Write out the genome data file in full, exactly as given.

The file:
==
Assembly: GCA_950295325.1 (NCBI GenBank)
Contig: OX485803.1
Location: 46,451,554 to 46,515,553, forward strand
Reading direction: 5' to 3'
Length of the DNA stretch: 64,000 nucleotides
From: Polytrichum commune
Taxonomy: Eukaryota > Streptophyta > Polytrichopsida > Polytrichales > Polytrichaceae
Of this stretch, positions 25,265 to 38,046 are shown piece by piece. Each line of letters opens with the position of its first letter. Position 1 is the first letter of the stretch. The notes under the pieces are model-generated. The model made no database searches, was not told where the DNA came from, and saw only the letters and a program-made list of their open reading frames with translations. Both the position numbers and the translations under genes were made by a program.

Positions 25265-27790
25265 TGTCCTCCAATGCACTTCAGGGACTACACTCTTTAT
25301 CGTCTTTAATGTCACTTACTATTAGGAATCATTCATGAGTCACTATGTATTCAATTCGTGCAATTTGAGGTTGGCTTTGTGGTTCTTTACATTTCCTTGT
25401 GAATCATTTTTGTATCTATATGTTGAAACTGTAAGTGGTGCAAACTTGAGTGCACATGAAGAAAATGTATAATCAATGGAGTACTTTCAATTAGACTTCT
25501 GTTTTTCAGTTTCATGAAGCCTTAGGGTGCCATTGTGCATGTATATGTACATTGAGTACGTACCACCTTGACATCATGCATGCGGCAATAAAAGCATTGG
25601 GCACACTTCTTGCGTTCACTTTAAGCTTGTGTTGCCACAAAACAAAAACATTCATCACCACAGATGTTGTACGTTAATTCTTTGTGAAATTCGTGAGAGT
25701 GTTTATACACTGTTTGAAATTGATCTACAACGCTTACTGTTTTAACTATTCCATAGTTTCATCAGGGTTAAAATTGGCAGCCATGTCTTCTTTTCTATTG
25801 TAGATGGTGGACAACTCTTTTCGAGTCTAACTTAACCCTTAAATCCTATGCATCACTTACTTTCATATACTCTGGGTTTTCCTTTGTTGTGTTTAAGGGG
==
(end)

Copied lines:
Assembly: GCA_950295325.1 (NCBI GenBank)
Contig: OX485803.1
Location: 46,451,554 to 46,515,553, forward strand
Reading direction: 5' to 3'
Length of the DNA stretch: 64,000 nucleotides
From: Polytrichum commune
Taxonomy: Eukaryota > Streptophyta > Polytrichopsida > Polytrichales > Polytrichaceae
Of this stretch, positions 25,265 to 38,046 are shown piece by piece. Each line of letters opens with the position of its first letter. Position 1 is the first letter of the stretch. The notes under the pieces are model-generated. The model made no database searches, was not told where the DNA came from, and saw only the letters and a program-made list of their open reading frames with translations. Both the position numbers and the translations under genes were made by a program.

Positions 25265-27790
25265 TGTCCTCCAATGCACTTCAGGGACTACACTCTTTAT
25301 CGTCTTTAATGTCACTTACTATTAGGAATCATTCATGAGTCACTATGTATTCAATTCGTGCAATTTGAGGTTGGCTTTGTGGTTCTTTACATTTCCTTGT
25401 GAATCATTTTTGTATCTATATGTTGAAACTGTAAGTGGTGCAAACTTGAGTGCACATGAAGAAAATGTATAATCAATGGAGTACTTTCAATTAGACTTCT
25501 GTTTTTCAGTTTCATGAAGCCTTAGGGTGCCATTGTGCATGTATATGTACATTGAGTACGTACCACCTTGACATCATGCATGCGGCAATAAAAGCATTGG
25601 GCACACTTCTTGCGTTCACTTTAAGCTTGTGTTGCCACAAAACAAAAACATTCATCACCACAGATGTTGTACGTTAATTCTTTGTGAAATTCGTGAGAGT
25701 GTTTATACACTGTTTGAAATTGATCTACAACGCTTACTGTTTTAACTATTCCATAGTTTCATCAGGGTTAAAATTGGCAGCCATGTCTTCTTTTCTATTG
25801 TAGATGGTGGACAACTCTTTTCGAGTCTAACTTAACCCTTAAATCCTATGCATCACTTACTTTCATATACTCTGGGTTTTCCTTTGTTGTGTTTAAGGGG